Wednesday, August 13, 2008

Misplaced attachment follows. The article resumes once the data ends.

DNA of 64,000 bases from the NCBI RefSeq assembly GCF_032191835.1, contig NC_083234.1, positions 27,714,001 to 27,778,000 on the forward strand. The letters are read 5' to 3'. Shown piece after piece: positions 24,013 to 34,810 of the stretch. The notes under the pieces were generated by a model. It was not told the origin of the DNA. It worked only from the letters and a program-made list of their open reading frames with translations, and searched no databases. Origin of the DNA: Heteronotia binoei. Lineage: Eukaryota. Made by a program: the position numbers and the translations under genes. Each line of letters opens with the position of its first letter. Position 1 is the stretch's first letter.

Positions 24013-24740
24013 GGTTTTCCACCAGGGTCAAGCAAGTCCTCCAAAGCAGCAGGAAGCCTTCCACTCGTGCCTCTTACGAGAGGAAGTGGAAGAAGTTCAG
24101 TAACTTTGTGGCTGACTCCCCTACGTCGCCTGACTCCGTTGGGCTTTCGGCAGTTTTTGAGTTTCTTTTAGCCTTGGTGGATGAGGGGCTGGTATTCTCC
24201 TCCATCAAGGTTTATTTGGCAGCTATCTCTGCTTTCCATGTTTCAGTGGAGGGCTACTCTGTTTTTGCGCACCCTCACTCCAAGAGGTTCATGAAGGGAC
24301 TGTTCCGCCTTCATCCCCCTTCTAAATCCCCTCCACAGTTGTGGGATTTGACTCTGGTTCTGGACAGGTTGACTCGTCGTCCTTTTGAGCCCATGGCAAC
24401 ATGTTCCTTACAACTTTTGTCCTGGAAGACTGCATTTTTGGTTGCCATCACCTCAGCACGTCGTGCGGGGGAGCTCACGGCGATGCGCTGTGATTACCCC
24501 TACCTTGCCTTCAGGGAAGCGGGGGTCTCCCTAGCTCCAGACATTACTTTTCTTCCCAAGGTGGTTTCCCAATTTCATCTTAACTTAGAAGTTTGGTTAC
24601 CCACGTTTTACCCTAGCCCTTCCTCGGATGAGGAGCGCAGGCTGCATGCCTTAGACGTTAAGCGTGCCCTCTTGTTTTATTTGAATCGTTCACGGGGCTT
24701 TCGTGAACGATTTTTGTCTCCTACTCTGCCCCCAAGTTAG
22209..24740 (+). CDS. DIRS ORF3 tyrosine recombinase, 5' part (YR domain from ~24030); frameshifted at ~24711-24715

Faced with a virtual takeover of Pakistan’s North-West Frontier Province by pro-Taliban extremists, spiralling inflation coupled with a foreign exchange crisis, and an ongoing impeachment of President Pervez Musharraf, Pakistan’s senate strangely debated developments in Jammu and Kashmir last week, following the blockade of the Kashmir valley by a popular agitation in Jammu. Unmindful of the reality that their own country is now internationally regarded as the epicentre of global terrorism, Pakistan’s worthy senators passed resolutions condemning alleged “ceasefire violations” along the Line of Control by the Indian army, expressed concern at the economic blockade of the Kashmir valley by “Hindu extremists” and reaffirmed support for the “struggle of Kashmiris” to “achieve their rights”, by an early solution of the Kashmir issue, in accordance with UN resolutions. Leader of the House, Raza Rabbani, in the presence of foreign minister Mehmood Qureishi, moved the resolutions. The Senate resolutions came at a time when Pakistan’s political leadership was moving to impeach Musharraf and Pakistan’s corps commanders were meeting in Rawalpindi, where, amongst other issues, the internal situation was being discussed. The resolution must have pleased Pakistan’s hawkish army chief General Ashfaq Pervez Kiyani, who has made no secret of his views on India and Jammu and Kashmir. As head of the ISI, Kiyani had allegedly rigged the local bodies’ elections in 2005 and elections in PoK in 2006. The present ISI chief, Gen Nadeem Taj, is an ardent admirer of Musharraf. Pakistan’s senators and foreign minister obviously wanted to please the real rulers of the country — the army establishment — by passing stridently anti-Indian resolutions, while ignoring worldwide accusations about the ISI’s role in supporting terrorism. The move was also evidently intended to please the radicals in Nawaz Sharif’s Pakistan Muslim League, whose views on jihad and India are not very different from those of the military. While the ruling alliance appears to have the numbers to impeach Musharraf, the army would obviously not wish to see its former chief humiliated, even though it would not directly intervene in the impeachment process, apart from giving some “assistance” in floor crossings for the embattled president. American displeasure at Musharraf is now evident from the leaking of taped conversations between Musharraf and Benazir Bhutto, in which Musharraf responds to Benazir’s complaints about his going back on assurances, by threatening the PPP leader with these words: “The Americans can call (you) all they want with their suggestions about you and me, let them call. You should understand something. Your security is based on the state of our relationship”. Barack Obama has warned Pakistan against backing Islamic zealots in Afghanistan and Jammu and Kashmir and the US commander in Afghanistan, General David McKiernan, has asserted: “I don’t believe that we can get the right outcome in Afghanistan as long as these militant sanctuaries exist across the border.” Moreover, even Pakistani writers like Ahmed Rashid have extensively documented how the ISI provides safe havens to the Taliban political and military leadership. The response of the army to these developments has been entirely predictable. The army has now started alleging that it has been compelled to back pro-Taliban groups, because India and Afghanistan are not only destabilising Baluchistan, but also helping pro-Taliban fundamentalists like Baitullah Mehsud, who are battling the Pakistan army. More significantly, the Pakistan army appears to be set to getting the civilian leaders to go along with a more hawkish policy in Kashmir. Pakistan’s new policies on Kashmir will involve strong backing for the separatist leadership and particularly for the hardliner Islamist, Syed Ali Shah Geelani. Infiltration is set to increase with a view to promoting violence and disrupting and discrediting the forthcoming state assembly elections. Internationally, there will be an active effort to say that Pakistan can cooperate on issues of terrorism, only if its demands on Jammu and Kashmir are backed. New Delhi’s response to these developments has been timid, despite international opinion now supporting its approach to the issue of J&K. The European parliament, for example, recently called for the settlement of Jammu and Kashmir taking into account Prime Minister Manmohan Singh’s assertion that “borders cannot be changed”. The EU parliament has also noted that as the “world’s largest secular democracy” India has devolved democratic structures at all levels, while Pakistan still lacks democratic institutions in both PoK and in Gilgit and Baltistan. India can be assured of international understanding and support on the issue of J&K only if there is an abiding belief in its democratic and secular structures. For the first time in recent history, there is now a seemingly unbridgeable divide between the Kashmir valley and the Jammu region, a divide that undermines the very basis of our secular nationalism. Neither division of the J&K, as some demand, nor appeasement of separatist sentiments should be countenanced. This is the message that should be unambiguously conveyed to all those involved in both sides of the divide in Kashmir.